Pigeon Point Neighborhood Council: Trees and traffic

Before we get to the reports on tonight’s neighborhood-council meetings, one more from last night – the Pigeon Point Neighborhood Council. We have toplines from two of the major topics, trees and traffic – read on:

First, the traffic – coupled with parking. Now that school is in session again, those who live or drive by Pathfinder K-8 (where PPNC meets) are reminded just how many more students attend there than when the campus held Cooper Elementary (this is its second year as Pathfinder). A special event at the campus last month was accompanied by a huge parking crunch around the area, but when Pathfinder held its open house recently, things were OK. That, neighbors noted, was because of a couple of factors – including increased communication between neighbors and the school, but also, practical action, including opening the school’s back lot for overflow parking. Nonetheless, traffic and parking remain an ongoing concern, with a perception that school-bus use is not maximized, but instead many students arrive and depart in private vehicles. One suggestion that gained traction toward meeting’s end: Make a map to distribute to Pathfinder parents, showing some of the traffic bottlenecks, and also pointing out areas where parking can be a problem.

Now, the trees. PPNC heard from Brennon Staley of the city Department of Planning and Development regarding the proposed changes to the city’s tree regulations. The comment period for the proposals runs through the end of this month. The city’s proposals are summarized here, and viewable in detail by going here. One major part of the proposal would be to repeal “interim tree regulations” requiring permits for tree-cutting on private property; this FAQ document explains why the city thinks repealing that would lead to more tree preservation than keeping it. The general discussion at PPNC ran toward agreeing that the city should tread lightly with words like “regulation” and “permits,” and would likely get further through outreach and education. Once the comment period ends October 31st, it’ll be up to Mayor McGinn to propose changes that would start down the road to a formal vote next year.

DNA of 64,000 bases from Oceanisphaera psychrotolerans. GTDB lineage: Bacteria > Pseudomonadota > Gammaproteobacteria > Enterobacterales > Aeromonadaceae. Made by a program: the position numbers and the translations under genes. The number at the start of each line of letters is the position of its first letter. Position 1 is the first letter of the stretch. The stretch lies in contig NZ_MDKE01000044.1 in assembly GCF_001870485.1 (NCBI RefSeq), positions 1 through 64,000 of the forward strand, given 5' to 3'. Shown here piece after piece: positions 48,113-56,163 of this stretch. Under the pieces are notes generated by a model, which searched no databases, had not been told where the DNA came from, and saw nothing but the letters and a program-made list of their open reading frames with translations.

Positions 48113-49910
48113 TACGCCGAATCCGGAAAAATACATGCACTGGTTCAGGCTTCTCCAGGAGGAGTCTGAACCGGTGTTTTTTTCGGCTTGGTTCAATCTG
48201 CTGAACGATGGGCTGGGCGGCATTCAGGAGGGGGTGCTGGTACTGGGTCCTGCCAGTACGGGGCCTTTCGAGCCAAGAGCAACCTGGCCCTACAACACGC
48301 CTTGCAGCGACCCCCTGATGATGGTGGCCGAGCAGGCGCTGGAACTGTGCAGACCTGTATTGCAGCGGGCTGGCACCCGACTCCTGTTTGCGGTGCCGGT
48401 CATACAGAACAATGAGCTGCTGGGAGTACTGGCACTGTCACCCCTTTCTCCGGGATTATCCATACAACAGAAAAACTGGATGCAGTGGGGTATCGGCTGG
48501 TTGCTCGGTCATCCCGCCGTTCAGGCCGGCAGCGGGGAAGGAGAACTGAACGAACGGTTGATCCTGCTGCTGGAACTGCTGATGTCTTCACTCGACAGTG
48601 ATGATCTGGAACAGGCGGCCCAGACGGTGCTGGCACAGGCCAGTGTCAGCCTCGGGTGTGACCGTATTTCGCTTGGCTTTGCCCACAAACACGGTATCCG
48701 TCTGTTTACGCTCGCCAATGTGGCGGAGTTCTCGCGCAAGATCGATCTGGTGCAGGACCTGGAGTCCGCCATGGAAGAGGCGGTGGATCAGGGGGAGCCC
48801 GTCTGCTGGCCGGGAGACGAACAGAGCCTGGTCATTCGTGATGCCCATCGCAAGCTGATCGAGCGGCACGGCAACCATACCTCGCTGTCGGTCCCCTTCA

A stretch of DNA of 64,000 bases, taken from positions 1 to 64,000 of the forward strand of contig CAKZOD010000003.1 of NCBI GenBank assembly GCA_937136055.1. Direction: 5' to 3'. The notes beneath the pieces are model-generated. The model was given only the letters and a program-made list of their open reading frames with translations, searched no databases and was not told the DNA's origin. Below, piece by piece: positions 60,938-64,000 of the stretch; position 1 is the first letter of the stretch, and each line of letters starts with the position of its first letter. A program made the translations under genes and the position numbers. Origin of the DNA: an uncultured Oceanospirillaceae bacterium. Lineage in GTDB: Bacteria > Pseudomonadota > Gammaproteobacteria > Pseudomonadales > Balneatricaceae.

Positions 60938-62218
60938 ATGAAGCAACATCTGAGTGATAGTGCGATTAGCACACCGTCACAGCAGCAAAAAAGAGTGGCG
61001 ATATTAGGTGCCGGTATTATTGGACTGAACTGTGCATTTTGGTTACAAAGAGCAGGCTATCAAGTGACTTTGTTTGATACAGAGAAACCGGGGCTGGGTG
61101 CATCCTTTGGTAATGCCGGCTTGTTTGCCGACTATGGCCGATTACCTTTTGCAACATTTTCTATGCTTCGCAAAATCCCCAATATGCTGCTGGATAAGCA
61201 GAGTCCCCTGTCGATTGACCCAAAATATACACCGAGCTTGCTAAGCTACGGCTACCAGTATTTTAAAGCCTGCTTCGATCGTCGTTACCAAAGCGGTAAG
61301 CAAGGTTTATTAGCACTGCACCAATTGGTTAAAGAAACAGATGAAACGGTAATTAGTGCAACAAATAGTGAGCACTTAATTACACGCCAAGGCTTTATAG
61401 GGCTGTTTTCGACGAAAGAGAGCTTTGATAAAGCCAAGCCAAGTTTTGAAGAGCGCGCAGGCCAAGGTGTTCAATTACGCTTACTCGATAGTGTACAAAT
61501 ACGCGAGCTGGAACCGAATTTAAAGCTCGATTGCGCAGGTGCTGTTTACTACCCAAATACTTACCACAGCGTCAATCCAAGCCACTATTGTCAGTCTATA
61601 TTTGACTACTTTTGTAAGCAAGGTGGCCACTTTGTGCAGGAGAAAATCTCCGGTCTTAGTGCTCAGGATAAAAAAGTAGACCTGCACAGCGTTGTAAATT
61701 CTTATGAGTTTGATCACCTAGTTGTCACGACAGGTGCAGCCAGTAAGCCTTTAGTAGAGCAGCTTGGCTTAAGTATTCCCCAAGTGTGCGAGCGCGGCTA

Pigeon Point Neighborhood Council’s next meeting will be a holiday potluck; you can keep up with PPNC online at pigeonpoint.org.

2 Replies to "Pigeon Point Neighborhood Council: Trees and traffic"

  • nulu October 13, 2010 (2:09 am)

    Two weeks ago The West Seattle Herald ran a guest article by an apparent tree vigilante, a West Seattle homeowner who crossed California Ave from his house to trespass, measure and finally confront the tree company removing a tree on a neighbor’s private property.
    The article was remarkable, but even more so was the response from a senior DPD official printed along with the activist’s article. DPD’s Alan Justad concedes the futility of DPD’s current regulations. Without being allowed onto private property without the property owner’s consent, they have no way of enforcement.
    And the current regulations in a practical sense encourage homeowners to not allow trees to grow large enough to loose control and plant smaller greens that they can legally control.
    DPD does however gain access and control when a property owner applies for a permit to remodel or for new construction. At that point the property owner will be subject to costly and prohibitive restrictions.
    Just like the California Ave activist with no big trees on his property, in Seattle I have come to experience that trees are far more sacrosanct when they are blocking your neighbor’s views than your own.
    Trees are a hot topic in Seattle and the incredible inclusion of what some consider to be the fascist influence of Plant Amnesty in Seattle regulations and lore will make outreach and education a challenge.

  • Steve Zemke October 19, 2010 (6:37 pm)

    What this article neglects to mention is that DPD’s proposed tree regulation revision is a developer’s delight. It proposes to deregulate tree protection in Seattle.

    No longer would large trees or tree groves be rotected.Developers would be able under this proposal to cut down all their trees prior to developing a lot. Or they could withdraw their building permit application like The Seattle School District tried to do at Ingraham High School to try to stop further environmental review.

    DPD’s proposal is a major reversal of recent efforts to try to protect our urban forest infrastructure. Our urban forest reduces storm water runoff, cleans the air by removing toxic chemicals, provides habitat for birds and insects and other animals, sequesters carbon, and provides many other benefits that make the city liveable.

    People need to write to the Mayor and the City Council and DPD and tell them that the current proposal is unacceptable. Without protection we will continue to lose our trees and urban forest.

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